Non-negative Matrix Factorization with sparseness constraints

Patrik Hoyer

In this project, the goal was to incorporate explicit control of representation sparseness into the framework of NMF. In a sense, we are combining the ideas of ICA and NMF.

Contents

Non-negative Matrix Factorization Adding a sparseness term to the NMF objective NMF with sparseness constraints

Non-negative Matrix Factorization

Non-negative Matrix Factorization (NMF) is a technique which aims to explain a large dataset as a combination of a relatively small number of factors. In spirit, it is very similar to Principal Component Analysis (PCA) and Singular Value Decomposition (SVD), but the crucial difference is the use of non-negativity constraints: The decomposition is purely additive; no cancellations between components are allowed.

NMF was first developed by Paatero (see Paatero and Tapper, 1994) under the name of Positive Matrix Factorization (PMF). Lee and Seung (1999, 2001) brought the technique to the attention of the machine learning community.

To illustrate NMF, consider the following situation. We have data in the form of customer receipts from a particular store. The data is arranged into a matrix specifying how much each customer bought of each product, as shown below.

Suppose we wish to find a decomposition which describes the data using customer 'profiles'. For instance, some customers might buy sugar, flour, and yeast, and are presumably going to do some baking. Others might buy beer, snacks, and balloons and are evidently planning a party. Still others buy baby food and diapers. We want to automatically find such profiles, and deduce which items go together (and hence should perhaps be placed close to each other). Note that this is a form of clustering, but it does not force each product into a single cluster, or each customer as buying just from one profile.

One approach would be to use Principal Component Analysis. However, the problem with PCA is that it describes the data using both additive and subtractive interactions. Such cancellations among components are often counter-intuitive and hence the representation found does not correspond to the kind we seek.

NMF solves the problem by approximating the original matrix as a product of two low-dimensional matrices, as illustrated below.

The key property of NMF is that it allows no negative values in either of the matrices, and hence allows only additive combinations of profiles. In other words, profiles can only include positive quantities of products, and customer affiliations with the profiles cannot be negative.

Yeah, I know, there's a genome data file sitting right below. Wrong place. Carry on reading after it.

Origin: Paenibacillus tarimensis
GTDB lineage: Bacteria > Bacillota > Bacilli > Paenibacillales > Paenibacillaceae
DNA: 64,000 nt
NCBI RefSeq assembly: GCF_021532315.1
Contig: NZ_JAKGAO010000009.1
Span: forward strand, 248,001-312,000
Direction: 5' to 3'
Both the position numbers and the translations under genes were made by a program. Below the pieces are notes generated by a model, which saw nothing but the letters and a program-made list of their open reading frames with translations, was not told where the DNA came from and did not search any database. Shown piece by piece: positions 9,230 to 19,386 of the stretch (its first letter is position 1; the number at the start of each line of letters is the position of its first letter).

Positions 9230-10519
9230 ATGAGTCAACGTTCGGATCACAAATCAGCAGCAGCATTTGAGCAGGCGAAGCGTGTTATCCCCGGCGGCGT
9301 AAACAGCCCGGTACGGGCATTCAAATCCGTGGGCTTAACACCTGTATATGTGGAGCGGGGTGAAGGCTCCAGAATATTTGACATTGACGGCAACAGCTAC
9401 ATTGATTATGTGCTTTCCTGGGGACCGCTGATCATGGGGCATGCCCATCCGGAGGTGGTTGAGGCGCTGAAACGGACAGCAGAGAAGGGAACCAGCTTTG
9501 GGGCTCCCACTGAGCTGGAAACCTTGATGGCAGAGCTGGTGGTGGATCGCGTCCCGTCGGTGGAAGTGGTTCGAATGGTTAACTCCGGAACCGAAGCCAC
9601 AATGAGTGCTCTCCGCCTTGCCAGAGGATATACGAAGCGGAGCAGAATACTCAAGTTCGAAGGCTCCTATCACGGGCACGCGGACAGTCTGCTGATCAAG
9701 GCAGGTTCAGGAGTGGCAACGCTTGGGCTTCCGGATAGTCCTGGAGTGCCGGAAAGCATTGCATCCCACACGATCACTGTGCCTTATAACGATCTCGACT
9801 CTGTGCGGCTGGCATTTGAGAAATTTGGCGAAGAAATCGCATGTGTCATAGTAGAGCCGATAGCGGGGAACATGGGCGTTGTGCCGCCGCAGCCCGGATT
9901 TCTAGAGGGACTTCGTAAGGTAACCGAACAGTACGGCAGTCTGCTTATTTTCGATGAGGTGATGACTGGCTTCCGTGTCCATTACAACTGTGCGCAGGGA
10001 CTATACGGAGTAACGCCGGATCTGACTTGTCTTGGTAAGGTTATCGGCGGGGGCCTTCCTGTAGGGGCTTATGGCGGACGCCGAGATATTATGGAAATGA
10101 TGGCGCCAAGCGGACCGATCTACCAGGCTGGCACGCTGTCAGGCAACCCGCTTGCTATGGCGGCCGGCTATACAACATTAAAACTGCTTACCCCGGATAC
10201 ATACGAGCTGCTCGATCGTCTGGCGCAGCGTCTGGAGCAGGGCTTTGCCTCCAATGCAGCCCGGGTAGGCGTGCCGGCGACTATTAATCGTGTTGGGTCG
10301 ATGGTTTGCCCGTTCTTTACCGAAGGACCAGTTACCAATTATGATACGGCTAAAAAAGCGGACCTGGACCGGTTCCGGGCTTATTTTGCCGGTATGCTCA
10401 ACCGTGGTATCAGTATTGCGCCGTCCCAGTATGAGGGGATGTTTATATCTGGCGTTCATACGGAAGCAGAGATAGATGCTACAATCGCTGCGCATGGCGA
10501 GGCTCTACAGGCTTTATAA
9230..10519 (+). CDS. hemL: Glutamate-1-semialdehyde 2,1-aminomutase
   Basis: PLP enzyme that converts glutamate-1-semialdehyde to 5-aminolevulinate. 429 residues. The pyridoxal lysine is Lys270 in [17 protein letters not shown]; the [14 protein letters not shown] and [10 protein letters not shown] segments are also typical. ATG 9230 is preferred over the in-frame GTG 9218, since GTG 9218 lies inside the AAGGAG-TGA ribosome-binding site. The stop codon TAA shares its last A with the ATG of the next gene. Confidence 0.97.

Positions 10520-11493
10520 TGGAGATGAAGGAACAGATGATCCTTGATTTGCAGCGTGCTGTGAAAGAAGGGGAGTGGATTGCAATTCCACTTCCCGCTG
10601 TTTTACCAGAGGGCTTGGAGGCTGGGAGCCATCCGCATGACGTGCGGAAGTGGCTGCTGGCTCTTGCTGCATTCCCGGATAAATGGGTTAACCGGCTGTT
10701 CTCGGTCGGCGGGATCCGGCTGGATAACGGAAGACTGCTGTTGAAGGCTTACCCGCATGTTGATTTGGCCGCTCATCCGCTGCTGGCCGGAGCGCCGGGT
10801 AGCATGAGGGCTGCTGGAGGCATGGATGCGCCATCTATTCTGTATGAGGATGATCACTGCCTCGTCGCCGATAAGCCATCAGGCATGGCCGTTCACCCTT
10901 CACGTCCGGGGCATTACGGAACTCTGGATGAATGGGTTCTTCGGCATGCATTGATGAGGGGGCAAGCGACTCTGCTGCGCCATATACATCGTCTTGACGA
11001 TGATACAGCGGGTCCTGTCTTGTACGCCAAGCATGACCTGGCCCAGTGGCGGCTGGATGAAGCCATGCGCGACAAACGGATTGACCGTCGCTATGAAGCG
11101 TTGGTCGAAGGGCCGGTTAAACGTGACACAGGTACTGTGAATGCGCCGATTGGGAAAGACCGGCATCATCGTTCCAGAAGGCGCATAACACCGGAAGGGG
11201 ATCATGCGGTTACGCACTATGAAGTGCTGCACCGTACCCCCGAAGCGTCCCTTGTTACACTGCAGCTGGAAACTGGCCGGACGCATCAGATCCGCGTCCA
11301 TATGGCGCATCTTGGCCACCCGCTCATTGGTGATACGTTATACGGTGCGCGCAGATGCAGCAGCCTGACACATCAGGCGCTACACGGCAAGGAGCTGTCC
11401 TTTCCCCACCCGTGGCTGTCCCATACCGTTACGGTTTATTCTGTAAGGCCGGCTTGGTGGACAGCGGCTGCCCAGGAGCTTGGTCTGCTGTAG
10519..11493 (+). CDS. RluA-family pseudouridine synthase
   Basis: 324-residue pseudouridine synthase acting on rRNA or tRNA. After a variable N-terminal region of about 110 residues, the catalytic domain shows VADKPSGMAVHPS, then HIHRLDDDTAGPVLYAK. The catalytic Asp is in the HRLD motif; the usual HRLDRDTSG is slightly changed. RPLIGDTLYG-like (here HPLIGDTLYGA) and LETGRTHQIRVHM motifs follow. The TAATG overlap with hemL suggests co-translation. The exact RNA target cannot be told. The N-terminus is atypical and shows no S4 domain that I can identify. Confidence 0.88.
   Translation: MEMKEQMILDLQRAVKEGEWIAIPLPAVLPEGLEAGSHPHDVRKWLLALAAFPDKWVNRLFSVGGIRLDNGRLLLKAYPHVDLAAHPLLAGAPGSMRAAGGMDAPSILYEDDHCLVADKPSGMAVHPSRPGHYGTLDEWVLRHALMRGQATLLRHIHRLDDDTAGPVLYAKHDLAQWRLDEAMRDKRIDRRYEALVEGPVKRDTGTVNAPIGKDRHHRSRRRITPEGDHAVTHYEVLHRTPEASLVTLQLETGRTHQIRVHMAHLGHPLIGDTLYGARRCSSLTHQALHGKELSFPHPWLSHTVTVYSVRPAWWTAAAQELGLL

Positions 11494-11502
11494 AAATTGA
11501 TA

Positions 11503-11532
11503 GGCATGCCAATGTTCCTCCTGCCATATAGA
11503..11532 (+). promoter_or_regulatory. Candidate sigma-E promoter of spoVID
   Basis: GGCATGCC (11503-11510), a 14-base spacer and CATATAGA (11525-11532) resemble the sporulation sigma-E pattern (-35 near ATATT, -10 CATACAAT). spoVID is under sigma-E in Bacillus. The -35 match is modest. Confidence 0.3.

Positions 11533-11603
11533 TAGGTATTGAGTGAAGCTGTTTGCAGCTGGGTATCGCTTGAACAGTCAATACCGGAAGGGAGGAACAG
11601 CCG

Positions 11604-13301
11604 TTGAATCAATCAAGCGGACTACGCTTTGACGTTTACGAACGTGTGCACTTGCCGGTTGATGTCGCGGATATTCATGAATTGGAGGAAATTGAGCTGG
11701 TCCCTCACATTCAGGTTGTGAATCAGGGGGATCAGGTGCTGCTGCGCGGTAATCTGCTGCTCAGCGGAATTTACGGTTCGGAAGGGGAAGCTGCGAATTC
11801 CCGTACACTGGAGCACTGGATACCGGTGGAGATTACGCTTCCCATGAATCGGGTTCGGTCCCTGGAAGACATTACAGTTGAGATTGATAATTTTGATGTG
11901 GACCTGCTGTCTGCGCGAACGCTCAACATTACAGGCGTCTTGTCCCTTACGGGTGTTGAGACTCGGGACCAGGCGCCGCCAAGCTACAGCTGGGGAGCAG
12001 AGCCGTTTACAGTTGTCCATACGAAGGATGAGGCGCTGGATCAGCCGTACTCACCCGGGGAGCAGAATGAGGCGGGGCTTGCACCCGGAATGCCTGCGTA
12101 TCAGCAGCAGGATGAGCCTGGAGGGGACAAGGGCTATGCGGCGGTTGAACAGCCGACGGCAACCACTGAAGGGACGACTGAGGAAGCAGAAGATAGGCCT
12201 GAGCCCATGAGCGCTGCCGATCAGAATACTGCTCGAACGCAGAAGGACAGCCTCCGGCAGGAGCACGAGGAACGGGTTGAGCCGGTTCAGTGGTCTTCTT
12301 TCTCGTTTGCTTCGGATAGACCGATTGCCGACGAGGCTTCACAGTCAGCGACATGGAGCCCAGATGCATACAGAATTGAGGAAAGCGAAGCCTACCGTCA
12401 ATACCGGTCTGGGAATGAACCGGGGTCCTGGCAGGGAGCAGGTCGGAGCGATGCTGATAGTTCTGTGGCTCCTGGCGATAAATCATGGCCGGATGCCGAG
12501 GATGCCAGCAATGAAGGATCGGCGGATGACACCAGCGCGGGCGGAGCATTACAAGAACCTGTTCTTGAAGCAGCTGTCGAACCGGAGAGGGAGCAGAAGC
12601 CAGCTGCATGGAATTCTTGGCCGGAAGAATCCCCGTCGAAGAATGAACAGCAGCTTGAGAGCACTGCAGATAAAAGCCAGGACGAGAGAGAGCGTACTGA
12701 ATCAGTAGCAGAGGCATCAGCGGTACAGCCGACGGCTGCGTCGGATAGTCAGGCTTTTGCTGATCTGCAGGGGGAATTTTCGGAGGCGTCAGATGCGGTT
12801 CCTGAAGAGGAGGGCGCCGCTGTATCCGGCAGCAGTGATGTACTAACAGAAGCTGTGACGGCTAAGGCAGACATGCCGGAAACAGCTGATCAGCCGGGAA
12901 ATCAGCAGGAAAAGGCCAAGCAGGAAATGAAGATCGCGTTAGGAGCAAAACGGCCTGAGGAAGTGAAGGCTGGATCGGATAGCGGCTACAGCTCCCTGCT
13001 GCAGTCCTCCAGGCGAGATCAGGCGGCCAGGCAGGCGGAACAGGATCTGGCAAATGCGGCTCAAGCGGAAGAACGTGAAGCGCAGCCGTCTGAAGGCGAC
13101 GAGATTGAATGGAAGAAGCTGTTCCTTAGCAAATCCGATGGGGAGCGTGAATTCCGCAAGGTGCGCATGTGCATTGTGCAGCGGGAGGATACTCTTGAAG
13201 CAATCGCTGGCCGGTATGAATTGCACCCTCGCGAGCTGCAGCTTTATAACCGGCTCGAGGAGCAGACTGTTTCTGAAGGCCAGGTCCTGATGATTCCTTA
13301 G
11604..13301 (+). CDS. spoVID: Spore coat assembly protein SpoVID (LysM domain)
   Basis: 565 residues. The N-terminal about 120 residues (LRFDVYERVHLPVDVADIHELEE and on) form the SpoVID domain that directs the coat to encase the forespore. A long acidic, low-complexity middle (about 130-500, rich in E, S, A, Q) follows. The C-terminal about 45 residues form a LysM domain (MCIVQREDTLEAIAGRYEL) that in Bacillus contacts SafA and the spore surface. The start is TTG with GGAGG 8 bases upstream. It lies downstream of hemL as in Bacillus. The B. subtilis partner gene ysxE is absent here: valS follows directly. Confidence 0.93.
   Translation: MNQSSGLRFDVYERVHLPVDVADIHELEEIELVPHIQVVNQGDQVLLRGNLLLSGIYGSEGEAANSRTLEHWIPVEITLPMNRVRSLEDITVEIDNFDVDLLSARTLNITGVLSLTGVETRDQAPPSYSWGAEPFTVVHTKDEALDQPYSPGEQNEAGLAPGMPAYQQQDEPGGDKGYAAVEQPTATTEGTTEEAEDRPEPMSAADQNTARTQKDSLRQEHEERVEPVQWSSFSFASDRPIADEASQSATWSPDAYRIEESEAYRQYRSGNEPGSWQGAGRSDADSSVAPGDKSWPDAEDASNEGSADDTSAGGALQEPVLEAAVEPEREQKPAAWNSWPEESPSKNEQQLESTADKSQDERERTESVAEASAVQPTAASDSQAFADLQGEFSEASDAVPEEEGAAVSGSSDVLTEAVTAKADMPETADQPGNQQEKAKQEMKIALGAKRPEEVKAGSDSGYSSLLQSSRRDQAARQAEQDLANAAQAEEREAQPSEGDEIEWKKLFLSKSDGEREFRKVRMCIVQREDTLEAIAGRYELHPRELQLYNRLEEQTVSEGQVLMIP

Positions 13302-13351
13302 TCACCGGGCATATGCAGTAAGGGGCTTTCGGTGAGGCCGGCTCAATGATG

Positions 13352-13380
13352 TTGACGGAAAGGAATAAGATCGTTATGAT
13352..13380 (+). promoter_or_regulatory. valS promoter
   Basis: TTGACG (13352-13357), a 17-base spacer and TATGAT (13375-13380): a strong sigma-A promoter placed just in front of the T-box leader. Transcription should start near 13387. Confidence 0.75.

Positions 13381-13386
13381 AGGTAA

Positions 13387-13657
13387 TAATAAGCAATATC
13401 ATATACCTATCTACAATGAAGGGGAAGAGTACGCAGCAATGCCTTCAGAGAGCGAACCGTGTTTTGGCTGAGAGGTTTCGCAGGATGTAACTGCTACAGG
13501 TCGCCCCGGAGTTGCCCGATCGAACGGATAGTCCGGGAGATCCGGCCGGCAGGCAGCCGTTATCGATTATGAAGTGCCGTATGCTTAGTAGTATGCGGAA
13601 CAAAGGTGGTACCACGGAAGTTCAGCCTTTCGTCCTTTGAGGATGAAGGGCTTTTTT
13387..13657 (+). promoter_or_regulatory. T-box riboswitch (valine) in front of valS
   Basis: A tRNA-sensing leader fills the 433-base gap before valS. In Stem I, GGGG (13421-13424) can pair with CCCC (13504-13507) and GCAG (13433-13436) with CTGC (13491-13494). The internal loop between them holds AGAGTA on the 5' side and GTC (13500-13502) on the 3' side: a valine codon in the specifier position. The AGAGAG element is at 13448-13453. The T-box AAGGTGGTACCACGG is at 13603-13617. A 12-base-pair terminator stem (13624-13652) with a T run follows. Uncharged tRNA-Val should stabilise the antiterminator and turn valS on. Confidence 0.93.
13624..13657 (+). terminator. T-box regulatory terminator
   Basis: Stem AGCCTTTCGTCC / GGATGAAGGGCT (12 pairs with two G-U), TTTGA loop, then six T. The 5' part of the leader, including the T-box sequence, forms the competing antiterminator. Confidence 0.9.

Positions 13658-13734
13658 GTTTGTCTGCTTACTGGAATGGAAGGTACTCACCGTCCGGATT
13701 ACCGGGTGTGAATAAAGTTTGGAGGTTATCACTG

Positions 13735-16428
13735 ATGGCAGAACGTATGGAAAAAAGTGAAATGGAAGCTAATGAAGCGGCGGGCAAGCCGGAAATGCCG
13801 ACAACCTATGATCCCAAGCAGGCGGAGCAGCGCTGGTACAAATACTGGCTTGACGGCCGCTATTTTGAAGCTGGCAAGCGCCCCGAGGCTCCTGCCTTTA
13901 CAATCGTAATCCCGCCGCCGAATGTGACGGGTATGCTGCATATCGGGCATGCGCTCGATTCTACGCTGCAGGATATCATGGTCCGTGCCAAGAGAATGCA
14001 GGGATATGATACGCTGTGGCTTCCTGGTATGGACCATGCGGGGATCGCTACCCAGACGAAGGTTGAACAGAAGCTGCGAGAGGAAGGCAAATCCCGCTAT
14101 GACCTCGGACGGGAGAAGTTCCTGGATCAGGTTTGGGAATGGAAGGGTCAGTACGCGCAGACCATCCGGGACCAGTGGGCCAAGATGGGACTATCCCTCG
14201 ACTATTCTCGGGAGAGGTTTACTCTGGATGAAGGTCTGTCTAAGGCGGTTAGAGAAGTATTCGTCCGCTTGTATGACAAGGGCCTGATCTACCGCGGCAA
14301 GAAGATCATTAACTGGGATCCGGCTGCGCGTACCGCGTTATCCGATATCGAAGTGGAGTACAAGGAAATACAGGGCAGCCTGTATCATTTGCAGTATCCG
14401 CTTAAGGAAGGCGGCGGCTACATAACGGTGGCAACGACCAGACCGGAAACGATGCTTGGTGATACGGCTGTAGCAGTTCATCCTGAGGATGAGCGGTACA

References

• nmfpack - MATLAB code for NMF as well as its various extensions

Adding a sparseness term to the NMF objective

Several researchers have pointed out problems with NMF. In many cases, if one generates artificial data which seems to correspond to the above kind of decomposition, NMF nevertheless fails to find the original generating profiles.

If the original data is sparse (meaning it contains a large proportion of zeros or almost zeros) then it is possible to get around the above problem by adding a sparseness term to the objective function. In other words, one does not simply consider the quality of the approximation but one also seeks to emphasize the sparseness of one (or both) of the matrices of the decomposition. We have (Hoyer, 2002) shown how to accomplish this, including how to adapt the multiplicative algorithm of Lee and Seung so as to take into account the sparseness term. In addition, we have shown empirically that the resulting algorithm can find the original generating profiles in some cases which NMF cannot solve.

References

• P.O. Hoyer, "Non-negative sparse coding", in Neural Networks for Signal Processing XII (Proc. IEEE Workshop on Neural Networks for Signal Processing 2002, Martigny, Switzerland), pp. 557-565, 2002.

NMF with sparseness constraints

The above approach, of adding a sparseness term to the objective function, has one major drawback. The trade-off between representation accuracy and sparseness is controlled by the relative weighting of the two terms of the objective, and it is impossible a priori to know how sparse the representation becomes as a function of the weighting. In other words, the sparseness of the decomposition can only indirectly be controlled.

To get more explicit control over the sparseness of the decomposition, we have developed a method of optimizing the NMF representation under sparseness constraints. Thus, the user may directly set the desired level of sparseness, and the algorithm finds the best decomposition conforming to this setting.